By Ian Haworth, Contributor
In response to the truly horrific shootings in Christchurch, New Zealand, Prime Minister Jacinda Ardern announced that her government would implement strict gun control legislation. These new laws include the mandated surrender of all “military-style semi automatic rifles”.
This swift move was applauded by many advocates for gun control in the United States. Hillary Clinton stated that “Public servants didn’t stop at offering thoughts and prayers. They chose to act.”. Bernie Sanders celebrated the decision with “This is what real action to stop gun violence looks like. We must follow New Zealand’s lead, take on the NRA and ban the sale and distribution of assault weapons in the United States.”. Alexandria Ocasio-Cortez commended the New Zealand Prime Minister’s swift action with “Christchurch happened, and within days New Zealand acted to get weapons of war out of the consumer market. That is what leadership looks like.”
This reaction encapsulates the foundational problem with those who effectively advocate for the destruction of the Second Amendment. This problem is not that, unlike New Zealand, the right to bear arms is a right and not a privilege. This problem is not that there is little evidence to support such legislative changes. The problem is not that such laws are impractical given the sheer number of guns already in circulation, and that most shootings occur when existing laws are not enforced.
The problem is the idealistic naivety which underpins the belief that freedom is guaranteed to the people by government. New legislation provides government with ever-growing power. These new powers are celebrated, regardless of whether the legislation has any hope of achieving its purpose, because the incremental sacrifice of individual freedom has been laid upon the altar of government. Safety is the promised reward.
I grew up in the United Kingdom, and while I have always been politically conservative, I viewed the world with this absolute trust in government. Guns were foreign to me, and during my first visit to the United States in 2001, I was incredibly intimidated by the very sight of firearms in the hands of law enforcement. I am also embarrassed and ashamed to say that, before I moved to the United States in 2013, I was laden with the image of stereotypical America thrust upon me by the British media – pro-gun Americans were misguided fools who cling to their guns as a child clings to their toys. Had this mentality remained, I would certainly have joined those who argue against the right to bear arms.
Thankfully, after moving to the United States, my eyes were forced wide open by the ideological principles of American conservatism. I had the pleasure of talking to actual gun advocates (instead of the caricature described by the European and Left-leaning American media), who helped me realize the absolute and immutable importance of the Second Amendment. The slight irony of a British person writing about the importance of the Second Amendment is not completely lost on me.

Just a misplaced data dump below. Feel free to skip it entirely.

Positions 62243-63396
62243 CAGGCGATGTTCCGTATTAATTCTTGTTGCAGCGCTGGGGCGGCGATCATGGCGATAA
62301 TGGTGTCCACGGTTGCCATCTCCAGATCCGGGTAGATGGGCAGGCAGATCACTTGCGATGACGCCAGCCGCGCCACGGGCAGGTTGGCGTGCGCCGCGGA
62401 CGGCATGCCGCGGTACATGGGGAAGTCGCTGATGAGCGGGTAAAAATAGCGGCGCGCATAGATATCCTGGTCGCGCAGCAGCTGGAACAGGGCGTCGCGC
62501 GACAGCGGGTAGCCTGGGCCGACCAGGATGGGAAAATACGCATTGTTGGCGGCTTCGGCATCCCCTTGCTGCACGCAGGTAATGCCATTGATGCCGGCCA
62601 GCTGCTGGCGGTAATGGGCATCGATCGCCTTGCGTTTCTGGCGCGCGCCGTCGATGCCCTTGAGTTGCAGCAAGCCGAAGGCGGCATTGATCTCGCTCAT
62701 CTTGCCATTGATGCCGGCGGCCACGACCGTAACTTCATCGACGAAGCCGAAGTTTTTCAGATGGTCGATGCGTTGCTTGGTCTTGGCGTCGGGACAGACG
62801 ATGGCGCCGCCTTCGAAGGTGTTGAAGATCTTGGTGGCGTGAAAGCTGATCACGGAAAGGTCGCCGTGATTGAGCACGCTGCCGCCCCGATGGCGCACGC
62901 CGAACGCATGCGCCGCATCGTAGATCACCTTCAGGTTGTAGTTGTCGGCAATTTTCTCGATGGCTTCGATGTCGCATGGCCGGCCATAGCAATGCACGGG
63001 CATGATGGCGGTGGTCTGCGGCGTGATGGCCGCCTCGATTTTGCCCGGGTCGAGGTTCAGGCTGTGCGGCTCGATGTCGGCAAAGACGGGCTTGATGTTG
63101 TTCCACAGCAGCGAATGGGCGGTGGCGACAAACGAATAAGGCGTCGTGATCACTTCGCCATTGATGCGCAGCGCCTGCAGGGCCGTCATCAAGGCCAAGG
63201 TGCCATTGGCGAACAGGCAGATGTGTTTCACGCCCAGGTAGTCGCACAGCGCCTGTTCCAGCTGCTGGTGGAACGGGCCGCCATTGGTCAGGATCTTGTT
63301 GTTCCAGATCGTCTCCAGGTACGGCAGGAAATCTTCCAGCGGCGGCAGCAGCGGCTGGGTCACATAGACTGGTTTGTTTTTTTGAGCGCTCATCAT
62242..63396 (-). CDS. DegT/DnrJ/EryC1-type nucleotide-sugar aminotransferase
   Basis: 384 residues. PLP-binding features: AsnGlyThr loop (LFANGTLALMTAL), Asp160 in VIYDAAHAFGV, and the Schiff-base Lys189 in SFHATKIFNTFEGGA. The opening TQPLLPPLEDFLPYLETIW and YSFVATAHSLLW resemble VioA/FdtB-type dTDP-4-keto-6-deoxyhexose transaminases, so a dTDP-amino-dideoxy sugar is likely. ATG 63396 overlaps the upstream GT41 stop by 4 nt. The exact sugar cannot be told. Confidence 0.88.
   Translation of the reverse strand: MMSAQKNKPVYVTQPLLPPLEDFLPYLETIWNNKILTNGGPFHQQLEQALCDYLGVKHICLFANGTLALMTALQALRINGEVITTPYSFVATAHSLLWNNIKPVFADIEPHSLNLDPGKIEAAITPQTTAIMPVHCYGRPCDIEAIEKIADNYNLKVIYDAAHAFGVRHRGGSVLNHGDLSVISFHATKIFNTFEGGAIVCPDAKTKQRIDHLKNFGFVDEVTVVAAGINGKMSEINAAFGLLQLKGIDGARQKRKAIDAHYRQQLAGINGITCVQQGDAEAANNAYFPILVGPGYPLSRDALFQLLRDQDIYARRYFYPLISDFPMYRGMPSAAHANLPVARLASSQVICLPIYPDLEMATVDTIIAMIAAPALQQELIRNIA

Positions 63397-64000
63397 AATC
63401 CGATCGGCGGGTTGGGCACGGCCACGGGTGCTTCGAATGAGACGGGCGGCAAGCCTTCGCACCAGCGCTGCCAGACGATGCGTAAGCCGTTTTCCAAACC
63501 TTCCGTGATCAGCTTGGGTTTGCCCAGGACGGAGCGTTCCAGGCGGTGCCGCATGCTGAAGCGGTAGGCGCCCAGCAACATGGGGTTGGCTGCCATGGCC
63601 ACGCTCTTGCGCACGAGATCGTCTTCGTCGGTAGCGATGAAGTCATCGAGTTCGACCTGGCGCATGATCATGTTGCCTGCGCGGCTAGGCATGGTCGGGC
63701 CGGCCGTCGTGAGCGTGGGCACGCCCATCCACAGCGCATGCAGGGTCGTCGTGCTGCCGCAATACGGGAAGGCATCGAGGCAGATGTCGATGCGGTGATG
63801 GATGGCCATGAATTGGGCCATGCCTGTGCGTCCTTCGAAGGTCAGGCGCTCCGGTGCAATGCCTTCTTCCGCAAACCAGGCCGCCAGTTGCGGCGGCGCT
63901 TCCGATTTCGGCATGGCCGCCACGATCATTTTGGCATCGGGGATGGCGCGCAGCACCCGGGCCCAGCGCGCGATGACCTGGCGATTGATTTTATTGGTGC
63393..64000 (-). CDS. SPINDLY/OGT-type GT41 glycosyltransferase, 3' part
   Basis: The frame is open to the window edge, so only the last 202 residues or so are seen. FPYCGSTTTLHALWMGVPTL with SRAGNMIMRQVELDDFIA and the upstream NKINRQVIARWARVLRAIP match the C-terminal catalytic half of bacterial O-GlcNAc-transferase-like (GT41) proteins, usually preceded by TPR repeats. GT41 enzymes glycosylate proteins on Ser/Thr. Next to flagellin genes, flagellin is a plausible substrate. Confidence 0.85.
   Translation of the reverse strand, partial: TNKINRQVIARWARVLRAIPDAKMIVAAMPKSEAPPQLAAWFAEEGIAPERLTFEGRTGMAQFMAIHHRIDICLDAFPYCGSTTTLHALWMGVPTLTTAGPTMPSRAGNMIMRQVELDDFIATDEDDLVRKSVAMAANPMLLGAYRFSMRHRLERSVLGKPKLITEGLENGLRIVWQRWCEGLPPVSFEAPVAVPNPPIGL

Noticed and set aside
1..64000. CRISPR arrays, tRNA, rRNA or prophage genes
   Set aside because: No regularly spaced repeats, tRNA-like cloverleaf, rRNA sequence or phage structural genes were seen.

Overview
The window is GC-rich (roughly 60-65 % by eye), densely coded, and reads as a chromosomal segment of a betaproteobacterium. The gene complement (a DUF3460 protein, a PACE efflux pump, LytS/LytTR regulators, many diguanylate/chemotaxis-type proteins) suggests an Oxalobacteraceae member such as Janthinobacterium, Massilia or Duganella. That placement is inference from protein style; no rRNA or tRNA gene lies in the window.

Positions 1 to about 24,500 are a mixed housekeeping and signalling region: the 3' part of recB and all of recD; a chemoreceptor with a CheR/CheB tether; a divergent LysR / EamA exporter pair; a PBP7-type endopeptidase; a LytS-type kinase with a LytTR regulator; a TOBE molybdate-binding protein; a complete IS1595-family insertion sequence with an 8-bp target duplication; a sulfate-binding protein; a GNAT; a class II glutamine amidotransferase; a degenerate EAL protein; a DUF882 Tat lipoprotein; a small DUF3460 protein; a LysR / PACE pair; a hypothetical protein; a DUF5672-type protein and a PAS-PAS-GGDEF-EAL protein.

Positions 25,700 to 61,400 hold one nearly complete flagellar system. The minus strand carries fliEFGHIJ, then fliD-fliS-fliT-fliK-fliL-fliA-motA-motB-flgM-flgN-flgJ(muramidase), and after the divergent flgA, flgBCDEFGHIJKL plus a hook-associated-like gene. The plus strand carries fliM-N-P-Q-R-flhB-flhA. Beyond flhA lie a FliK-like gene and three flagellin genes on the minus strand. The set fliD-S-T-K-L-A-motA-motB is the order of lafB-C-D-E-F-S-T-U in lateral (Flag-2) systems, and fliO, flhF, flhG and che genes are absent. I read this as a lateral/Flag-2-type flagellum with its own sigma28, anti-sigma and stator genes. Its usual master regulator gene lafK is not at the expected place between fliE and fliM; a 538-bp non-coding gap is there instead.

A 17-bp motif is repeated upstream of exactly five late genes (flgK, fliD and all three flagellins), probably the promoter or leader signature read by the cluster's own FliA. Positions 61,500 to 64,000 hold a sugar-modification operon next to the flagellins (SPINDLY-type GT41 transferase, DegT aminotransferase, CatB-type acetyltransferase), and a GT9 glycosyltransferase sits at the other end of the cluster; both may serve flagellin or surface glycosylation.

Since then, I have become an unwavering and staunch advocate for the Second Amendment. The reason for my complete ideological turnaround is that it became clear that freedom is something that cannot be guaranteed by anyone except yourself, and if you believe in Him, God. Government may provide you with the illusion of freedom, but without any ability to protect your inalienable rights, your freedom is actually on temporary lease.
When you hear people discuss about the Second Amendment, the conversation is often muddled with talk of hunting, or defense of self or property. These are both important byproducts of the Second Amendment which should be protected. However, the single fundamental purpose of the Second Amendment is to protect individuals from tyranny. To threaten the Second Amendment is to threaten the ultimate protector of individual freedom.
Some of the bloodiest chapters of history were written by tyrannical governments. Many of these regimes were only able to achieve such levels of human destruction by forcibly disarming their citizens. The Soviet Union imposed strict gun confiscation laws, under penalty of imprisonment, with tens of millions of people perishing under the despotic regime. The Gun Control Act prevented Jews from owning firearms in Nazi Germany, putting them at the utter mercy of an evil government, with disastrous consequences.
Those who scoff at the idea of ever taking a military stand against the government make two mistakes. Firstly, they have clearly never set foot in Texas. Secondly, and more seriously, they are still viewing the world through the lens of the Left.
One basic difference between the American Left and Right is that the Right believe in equality of opportunity, while the Left believe in equality of outcome. With equality of outcome, resistance is futile against a government or its military, as the equality they seek is impossible to obtain. For the Right, all they seek is the opportunity to defend their freedom against tyranny. For those who strive for true freedom, dying on your feet will always be preferable to living on your knees.
I am relieved that I no longer see the government as an all-knowing, benevolent entity. It’s simply an organization made up of men and women, who are just as fallible as any other human being. While some forms of small government can provide positive outcomes for a society, it is historically ignorant to view any government without deep skepticism, especially if they ever seek to consolidate their power by removing their citizens’ one guarantee of individual freedom.
Without the Second Amendment, we are free by the grace of the government.
With the Second Amendment, we are free.